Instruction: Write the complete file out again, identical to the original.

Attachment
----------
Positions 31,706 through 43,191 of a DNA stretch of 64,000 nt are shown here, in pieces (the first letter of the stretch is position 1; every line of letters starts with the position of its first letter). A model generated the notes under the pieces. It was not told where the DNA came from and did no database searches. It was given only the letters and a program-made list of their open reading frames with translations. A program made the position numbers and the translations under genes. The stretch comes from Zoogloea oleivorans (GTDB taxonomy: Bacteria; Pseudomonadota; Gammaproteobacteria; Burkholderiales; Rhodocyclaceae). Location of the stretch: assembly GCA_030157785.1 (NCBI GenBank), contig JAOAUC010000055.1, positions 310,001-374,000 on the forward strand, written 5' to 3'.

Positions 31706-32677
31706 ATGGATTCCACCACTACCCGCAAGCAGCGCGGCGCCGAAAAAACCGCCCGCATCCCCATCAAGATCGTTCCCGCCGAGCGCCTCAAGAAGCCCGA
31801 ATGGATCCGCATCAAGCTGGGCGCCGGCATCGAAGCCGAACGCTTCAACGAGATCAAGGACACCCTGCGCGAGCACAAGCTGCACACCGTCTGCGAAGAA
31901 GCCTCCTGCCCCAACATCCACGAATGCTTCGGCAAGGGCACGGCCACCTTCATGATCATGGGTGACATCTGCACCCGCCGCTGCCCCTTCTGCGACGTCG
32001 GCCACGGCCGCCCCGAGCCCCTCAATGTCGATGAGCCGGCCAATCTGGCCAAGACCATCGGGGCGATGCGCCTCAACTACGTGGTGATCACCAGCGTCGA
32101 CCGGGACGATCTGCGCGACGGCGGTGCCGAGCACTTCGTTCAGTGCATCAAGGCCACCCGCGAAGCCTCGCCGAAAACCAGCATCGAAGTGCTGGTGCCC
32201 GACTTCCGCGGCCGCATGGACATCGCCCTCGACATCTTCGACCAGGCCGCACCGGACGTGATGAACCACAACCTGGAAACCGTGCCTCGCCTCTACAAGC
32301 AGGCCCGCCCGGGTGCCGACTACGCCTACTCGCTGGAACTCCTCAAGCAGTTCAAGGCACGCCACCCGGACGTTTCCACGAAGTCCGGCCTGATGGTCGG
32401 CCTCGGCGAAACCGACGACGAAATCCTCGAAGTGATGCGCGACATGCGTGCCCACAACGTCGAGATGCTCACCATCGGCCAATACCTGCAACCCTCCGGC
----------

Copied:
Positions 31,706 through 43,191 of a DNA stretch of 64,000 nt are shown here, in pieces (the first letter of the stretch is position 1; every line of letters starts with the position of its first letter). A model generated the notes under the pieces. It was not told where the DNA came from and did no database searches. It was given only the letters and a program-made list of their open reading frames with translations. A program made the position numbers and the translations under genes. The stretch comes from Zoogloea oleivorans (GTDB taxonomy: Bacteria; Pseudomonadota; Gammaproteobacteria; Burkholderiales; Rhodocyclaceae). Location of the stretch: assembly GCA_030157785.1 (NCBI GenBank), contig JAOAUC010000055.1, positions 310,001-374,000 on the forward strand, written 5' to 3'.

Positions 31706-32677
31706 ATGGATTCCACCACTACCCGCAAGCAGCGCGGCGCCGAAAAAACCGCCCGCATCCCCATCAAGATCGTTCCCGCCGAGCGCCTCAAGAAGCCCGA
31801 ATGGATCCGCATCAAGCTGGGCGCCGGCATCGAAGCCGAACGCTTCAACGAGATCAAGGACACCCTGCGCGAGCACAAGCTGCACACCGTCTGCGAAGAA
31901 GCCTCCTGCCCCAACATCCACGAATGCTTCGGCAAGGGCACGGCCACCTTCATGATCATGGGTGACATCTGCACCCGCCGCTGCCCCTTCTGCGACGTCG
32001 GCCACGGCCGCCCCGAGCCCCTCAATGTCGATGAGCCGGCCAATCTGGCCAAGACCATCGGGGCGATGCGCCTCAACTACGTGGTGATCACCAGCGTCGA
32101 CCGGGACGATCTGCGCGACGGCGGTGCCGAGCACTTCGTTCAGTGCATCAAGGCCACCCGCGAAGCCTCGCCGAAAACCAGCATCGAAGTGCTGGTGCCC
32201 GACTTCCGCGGCCGCATGGACATCGCCCTCGACATCTTCGACCAGGCCGCACCGGACGTGATGAACCACAACCTGGAAACCGTGCCTCGCCTCTACAAGC
32301 AGGCCCGCCCGGGTGCCGACTACGCCTACTCGCTGGAACTCCTCAAGCAGTTCAAGGCACGCCACCCGGACGTTTCCACGAAGTCCGGCCTGATGGTCGG
32401 CCTCGGCGAAACCGACGACGAAATCCTCGAAGTGATGCGCGACATGCGTGCCCACAACGTCGAGATGCTCACCATCGGCCAATACCTGCAACCCTCCGGC